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Publication numberUS6058598 A
Publication typeGrant
Application numberUS 09/061,870
Publication dateMay 9, 2000
Filing dateApr 17, 1998
Priority dateApr 18, 1997
Fee statusPaid
Also published asWO1998047658A2, WO1998047658A3
Publication number061870, 09061870, US 6058598 A, US 6058598A, US-A-6058598, US6058598 A, US6058598A
InventorsRichard D. Dixon, David N. Rosen, Thomas R. Kingsbury
Original AssigneeHuck International, Inc.
Export CitationBiBTeX, EndNote, RefMan
External Links: USPTO, USPTO Assignment, Espacenet
Control system for an assembly tool
US 6058598 A
Abstract
A control system for an assembly tool includes sensors which monitor the status of the tool at each step of operation and a controller receives signals from the sensors to ensure proper status in any given step. The tool includes a collar transfer device which receives a fastener collar from a remote collar sending unit and transfers the collar to a collar-swaging assembly which moves the collar to a cooperating fastener pin and swages the collar onto the pin. The sensors of the system monitor the position of the collar transfer device, the presence or absence of a collar in the collar transfer device, the position of the swaging assembly, the presence or absence of a collar in the swaging assembly, and the presence or absence of a fastener pin of proper length in a position to be engaged by the collar. The sensors include optical sensors which sight through apertures formed through components of the tool when the components are in specified positions to verify that the components are in the specified positions. Collars supported in collar holding members block sight apertures formed through the members to indicate the presence of the collar in the holding member. The sensors also include a microswitch positioned with respect to a moving component to be engaged when the component is in a switch-engaging position. A sending unit for feeding radially-flanged collars to the assembly tool includes a sorting unit which arranges the collars one behind the other with their flanges down at a termination point of the sorting unit at which point a sending unit, upon receiving the proper signal from the controller, captures one collar at a time and sends the collar through a collar transport conduit to the assembly tool.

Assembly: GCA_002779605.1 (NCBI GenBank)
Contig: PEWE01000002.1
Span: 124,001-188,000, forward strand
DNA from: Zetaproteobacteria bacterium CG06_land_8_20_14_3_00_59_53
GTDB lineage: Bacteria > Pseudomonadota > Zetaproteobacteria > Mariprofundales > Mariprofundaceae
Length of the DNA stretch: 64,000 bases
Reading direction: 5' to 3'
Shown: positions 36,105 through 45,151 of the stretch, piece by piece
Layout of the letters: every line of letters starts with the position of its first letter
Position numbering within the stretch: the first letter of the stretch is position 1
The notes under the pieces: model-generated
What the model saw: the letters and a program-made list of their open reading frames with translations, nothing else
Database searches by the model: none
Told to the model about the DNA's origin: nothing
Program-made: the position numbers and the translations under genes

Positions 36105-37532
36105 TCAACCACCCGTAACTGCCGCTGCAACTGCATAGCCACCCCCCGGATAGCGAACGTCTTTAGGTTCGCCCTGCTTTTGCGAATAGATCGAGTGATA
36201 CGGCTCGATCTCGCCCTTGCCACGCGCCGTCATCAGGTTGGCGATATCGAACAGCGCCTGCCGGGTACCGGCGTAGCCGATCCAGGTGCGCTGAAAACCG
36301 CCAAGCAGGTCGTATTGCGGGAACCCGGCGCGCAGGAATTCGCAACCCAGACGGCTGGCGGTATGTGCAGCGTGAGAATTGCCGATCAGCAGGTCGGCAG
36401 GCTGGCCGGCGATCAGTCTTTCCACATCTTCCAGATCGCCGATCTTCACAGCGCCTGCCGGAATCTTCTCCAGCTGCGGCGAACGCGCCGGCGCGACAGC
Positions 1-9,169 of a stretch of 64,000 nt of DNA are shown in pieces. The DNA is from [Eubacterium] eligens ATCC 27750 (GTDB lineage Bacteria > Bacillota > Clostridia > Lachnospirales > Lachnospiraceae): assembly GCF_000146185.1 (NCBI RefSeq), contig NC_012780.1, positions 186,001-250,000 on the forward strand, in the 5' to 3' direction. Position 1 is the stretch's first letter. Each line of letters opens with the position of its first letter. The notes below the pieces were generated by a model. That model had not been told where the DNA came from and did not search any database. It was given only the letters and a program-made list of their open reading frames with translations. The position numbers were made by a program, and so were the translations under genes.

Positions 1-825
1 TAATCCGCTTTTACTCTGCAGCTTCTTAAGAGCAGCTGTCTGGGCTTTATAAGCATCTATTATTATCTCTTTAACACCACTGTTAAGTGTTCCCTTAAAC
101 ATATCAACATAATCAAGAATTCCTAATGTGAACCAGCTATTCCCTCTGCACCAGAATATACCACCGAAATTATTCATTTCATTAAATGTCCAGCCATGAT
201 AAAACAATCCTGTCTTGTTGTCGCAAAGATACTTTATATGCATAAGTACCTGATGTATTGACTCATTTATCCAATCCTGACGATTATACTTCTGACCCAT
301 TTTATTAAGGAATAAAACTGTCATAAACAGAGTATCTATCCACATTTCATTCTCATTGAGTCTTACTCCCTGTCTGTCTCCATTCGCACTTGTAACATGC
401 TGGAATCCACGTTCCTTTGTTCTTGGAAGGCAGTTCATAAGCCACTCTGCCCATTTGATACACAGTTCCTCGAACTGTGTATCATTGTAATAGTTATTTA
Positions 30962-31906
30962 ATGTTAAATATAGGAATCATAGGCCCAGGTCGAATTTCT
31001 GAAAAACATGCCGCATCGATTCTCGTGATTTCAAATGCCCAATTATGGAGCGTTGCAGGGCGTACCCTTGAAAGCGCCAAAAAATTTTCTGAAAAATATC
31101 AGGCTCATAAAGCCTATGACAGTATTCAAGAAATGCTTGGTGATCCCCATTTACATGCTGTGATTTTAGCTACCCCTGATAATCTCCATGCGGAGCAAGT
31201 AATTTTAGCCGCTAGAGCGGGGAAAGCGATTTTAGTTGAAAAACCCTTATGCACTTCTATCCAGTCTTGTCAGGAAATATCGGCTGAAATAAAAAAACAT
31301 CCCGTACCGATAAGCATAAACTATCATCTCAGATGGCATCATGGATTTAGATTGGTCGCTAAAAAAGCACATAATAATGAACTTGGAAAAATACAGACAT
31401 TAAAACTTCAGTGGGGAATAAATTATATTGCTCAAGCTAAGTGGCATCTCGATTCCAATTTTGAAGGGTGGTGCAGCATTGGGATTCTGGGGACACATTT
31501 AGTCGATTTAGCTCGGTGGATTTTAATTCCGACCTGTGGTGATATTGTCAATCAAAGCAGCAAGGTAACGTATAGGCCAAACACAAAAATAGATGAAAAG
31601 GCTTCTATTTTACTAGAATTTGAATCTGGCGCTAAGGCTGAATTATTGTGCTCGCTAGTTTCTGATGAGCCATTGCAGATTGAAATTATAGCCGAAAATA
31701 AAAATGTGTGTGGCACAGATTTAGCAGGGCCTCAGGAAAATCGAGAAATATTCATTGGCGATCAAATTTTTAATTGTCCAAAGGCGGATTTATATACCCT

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Claims(24)
What is claimed is:
1. An assembly tool for installing a fastener element, said assembly tool comprising: